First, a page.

LITTLE ROCK, Ark. (CN) — The federal judge who temporarily blocked enforcement of a set of Arkansas abortion restrictions is once again being asked to rule on whether the four anti-abortion laws tangled up in court for years should finally take effect as early as Tuesday.
The Monday morning filing from the ACLU and the Center for Reproductive Rights comes less than a week after the Eighth Circuit declined to rehear the case following its August decision clearing the way for some of the nation’s most restrictive abortion laws to be reinstated.
The laws at the center of the years-long controversy, passed by Arkansas’ Republican-dominated Legislature in 2017, include a ban on a common second-trimester procedure known as dilation-and-evacuation, and also alter the standards for proper disposal of fetal tissue.
They would leave Arkansas, named last week as the “most pro-life state in America” by the anti-abortion advocacy group Americans United for Life, with even fewer options for abortion care. The laws would also result in the Little Rock doctor who brought the lawsuit being forced to turn away at least eight patients from his clinic in the coming days, according to the petition for emergency relief.
“All of these patients will be denied their constitutional right to obtain an abortion while these laws are in effect, and their care will be delayed or denied, pushing patients further into their pregnancies, creating medical risks,” the five-page petition states. “This is a quintessential example of immediate and irreparable harm.”
U.S. District Judge Kristine Baker, a Barack Obama appointee, issued a preliminary injunction blocking Arkansas officials from enforcing the restrictions in July 2017, the year that Arkansas passed more abortion restrictions than any other statehouse in the country. But that ruling was vacated by a three-judge panel of the Eighth Circuit earlier this year after Arkansas Solicitor General Nicholas Bronni successfully argued that the lower court’s injunction “ignored Arkansas’ interests in protecting life and health benefits.”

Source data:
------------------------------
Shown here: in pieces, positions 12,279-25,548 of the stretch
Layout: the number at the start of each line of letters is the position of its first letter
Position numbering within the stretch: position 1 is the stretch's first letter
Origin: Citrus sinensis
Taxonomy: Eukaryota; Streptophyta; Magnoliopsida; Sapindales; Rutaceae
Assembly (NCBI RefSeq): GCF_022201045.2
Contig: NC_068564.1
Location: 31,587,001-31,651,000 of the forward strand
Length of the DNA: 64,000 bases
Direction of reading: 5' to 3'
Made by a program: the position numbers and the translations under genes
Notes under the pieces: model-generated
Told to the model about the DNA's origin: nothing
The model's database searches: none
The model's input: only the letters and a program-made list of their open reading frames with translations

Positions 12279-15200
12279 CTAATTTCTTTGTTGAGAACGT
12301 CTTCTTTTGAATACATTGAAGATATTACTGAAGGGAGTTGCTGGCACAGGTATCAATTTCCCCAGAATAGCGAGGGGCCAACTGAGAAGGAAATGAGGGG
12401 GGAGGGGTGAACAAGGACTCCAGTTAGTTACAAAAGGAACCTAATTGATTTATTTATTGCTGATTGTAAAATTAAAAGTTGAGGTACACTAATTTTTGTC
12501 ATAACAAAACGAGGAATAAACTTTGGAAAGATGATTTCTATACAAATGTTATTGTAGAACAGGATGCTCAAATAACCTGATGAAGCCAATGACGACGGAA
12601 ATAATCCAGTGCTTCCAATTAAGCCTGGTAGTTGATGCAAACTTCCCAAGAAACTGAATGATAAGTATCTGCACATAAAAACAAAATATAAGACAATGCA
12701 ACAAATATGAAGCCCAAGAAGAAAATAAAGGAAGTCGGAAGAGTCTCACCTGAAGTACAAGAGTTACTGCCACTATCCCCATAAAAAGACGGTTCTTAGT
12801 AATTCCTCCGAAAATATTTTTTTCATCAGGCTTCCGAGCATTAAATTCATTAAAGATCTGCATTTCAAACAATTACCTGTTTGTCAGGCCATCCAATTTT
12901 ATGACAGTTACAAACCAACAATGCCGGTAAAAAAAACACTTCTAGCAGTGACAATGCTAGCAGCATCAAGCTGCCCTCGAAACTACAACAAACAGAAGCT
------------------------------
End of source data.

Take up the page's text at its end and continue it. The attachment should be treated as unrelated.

Jenny Ma, a senior staff attorney at the Center for Reproductive Rights, said the group will exhaust all legal options to ensure that all of the challenged laws remain blocked.
“Not only are these laws unconstitutional, if they go into effect, they will unnecessarily expose pregnant people to severe and unwarranted harm,” Ma said in a statement. “If a pregnant person is in an abusive relationship or has a hostile home environment, the law requiring clinics to inform a patient’s partner or family of their abortion could seriously threaten their safety. And that’s just one of the laws.”
In an email exchange with attorneys from the ACLU over the weekend, Bronni, the state’s solicitor general, dismissed the notion that the status quo prohibiting enforcement of the four laws during litigation should be preserved.
“The status quo is that duly enacted laws go into effect, and you haven’t suggested any reason that wouldn’t be true here,” Bronni wrote to the attorneys in the email. “I don’t see anything below that explains why plaintiff thinks Arkansas’s laws protecting young girls from predators and sex traffickers, protecting unborn girls from systematic discrimination, requiring the respectful treatment of human remains, or barring a particularly barbaric manner of killing an unborn child are unconstitutional.”
Bronni also took issue with the timing of the emergency petition, writing in an opposition brief on Monday that the filings “appear to be part of a troubling pattern of seeking emergency relief near important religious occasions.” He also argued that the federal district court “must strictly obey the Eighth Circuit’s mandate,” expected to be issued by Tuesday.
Baker scheduled a telephonic hearing for Tuesday.
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